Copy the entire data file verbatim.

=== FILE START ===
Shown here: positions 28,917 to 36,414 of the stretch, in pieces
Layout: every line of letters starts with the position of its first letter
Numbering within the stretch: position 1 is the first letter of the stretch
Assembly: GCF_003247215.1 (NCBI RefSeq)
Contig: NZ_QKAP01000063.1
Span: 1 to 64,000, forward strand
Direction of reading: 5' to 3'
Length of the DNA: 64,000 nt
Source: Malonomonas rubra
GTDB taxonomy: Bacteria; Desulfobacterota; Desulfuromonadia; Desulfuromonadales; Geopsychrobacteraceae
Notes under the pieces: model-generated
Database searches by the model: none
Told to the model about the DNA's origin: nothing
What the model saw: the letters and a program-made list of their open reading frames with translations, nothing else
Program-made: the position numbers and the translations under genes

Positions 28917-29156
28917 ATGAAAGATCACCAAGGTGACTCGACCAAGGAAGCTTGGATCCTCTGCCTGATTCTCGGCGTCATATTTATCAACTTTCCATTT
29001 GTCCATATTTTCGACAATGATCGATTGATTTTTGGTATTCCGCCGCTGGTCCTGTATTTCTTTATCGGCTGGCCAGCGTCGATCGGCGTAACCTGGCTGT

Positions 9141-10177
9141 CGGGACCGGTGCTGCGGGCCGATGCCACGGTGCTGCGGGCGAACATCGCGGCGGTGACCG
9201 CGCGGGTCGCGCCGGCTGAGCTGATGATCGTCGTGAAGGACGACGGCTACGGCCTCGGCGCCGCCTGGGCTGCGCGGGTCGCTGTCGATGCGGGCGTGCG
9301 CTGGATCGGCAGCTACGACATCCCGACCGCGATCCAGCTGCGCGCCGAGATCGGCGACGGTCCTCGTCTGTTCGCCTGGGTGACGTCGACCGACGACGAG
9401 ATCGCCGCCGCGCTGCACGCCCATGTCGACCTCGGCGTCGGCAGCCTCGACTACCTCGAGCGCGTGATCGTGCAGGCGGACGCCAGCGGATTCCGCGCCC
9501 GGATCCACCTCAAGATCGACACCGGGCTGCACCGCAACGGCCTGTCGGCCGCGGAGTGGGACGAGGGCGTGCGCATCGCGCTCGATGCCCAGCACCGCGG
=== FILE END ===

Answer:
Shown here: positions 28,917 to 36,414 of the stretch, in pieces
Layout: every line of letters starts with the position of its first letter
Numbering within the stretch: position 1 is the first letter of the stretch
Assembly: GCF_003247215.1 (NCBI RefSeq)
Contig: NZ_QKAP01000063.1
Span: 1 to 64,000, forward strand
Direction of reading: 5' to 3'
Length of the DNA: 64,000 nt
Source: Malonomonas rubra
GTDB taxonomy: Bacteria; Desulfobacterota; Desulfuromonadia; Desulfuromonadales; Geopsychrobacteraceae
Notes under the pieces: model-generated
Database searches by the model: none
Told to the model about the DNA's origin: nothing
What the model saw: the letters and a program-made list of their open reading frames with translations, nothing else
Program-made: the position numbers and the translations under genes

Positions 28917-29156
28917 ATGAAAGATCACCAAGGTGACTCGACCAAGGAAGCTTGGATCCTCTGCCTGATTCTCGGCGTCATATTTATCAACTTTCCATTT
29001 GTCCATATTTTCGACAATGATCGATTGATTTTTGGTATTCCGCCGCTGGTCCTGTATTTCTTTATCGGCTGGCCAGCGTCGATCGGCGTAACCTGGCTGT

Positions 9141-10177
9141 CGGGACCGGTGCTGCGGGCCGATGCCACGGTGCTGCGGGCGAACATCGCGGCGGTGACCG
9201 CGCGGGTCGCGCCGGCTGAGCTGATGATCGTCGTGAAGGACGACGGCTACGGCCTCGGCGCCGCCTGGGCTGCGCGGGTCGCTGTCGATGCGGGCGTGCG
9301 CTGGATCGGCAGCTACGACATCCCGACCGCGATCCAGCTGCGCGCCGAGATCGGCGACGGTCCTCGTCTGTTCGCCTGGGTGACGTCGACCGACGACGAG
9401 ATCGCCGCCGCGCTGCACGCCCATGTCGACCTCGGCGTCGGCAGCCTCGACTACCTCGAGCGCGTGATCGTGCAGGCGGACGCCAGCGGATTCCGCGCCC
9501 GGATCCACCTCAAGATCGACACCGGGCTGCACCGCAACGGCCTGTCGGCCGCGGAGTGGGACGAGGGCGTGCGCATCGCGCTCGATGCCCAGCACCGCGG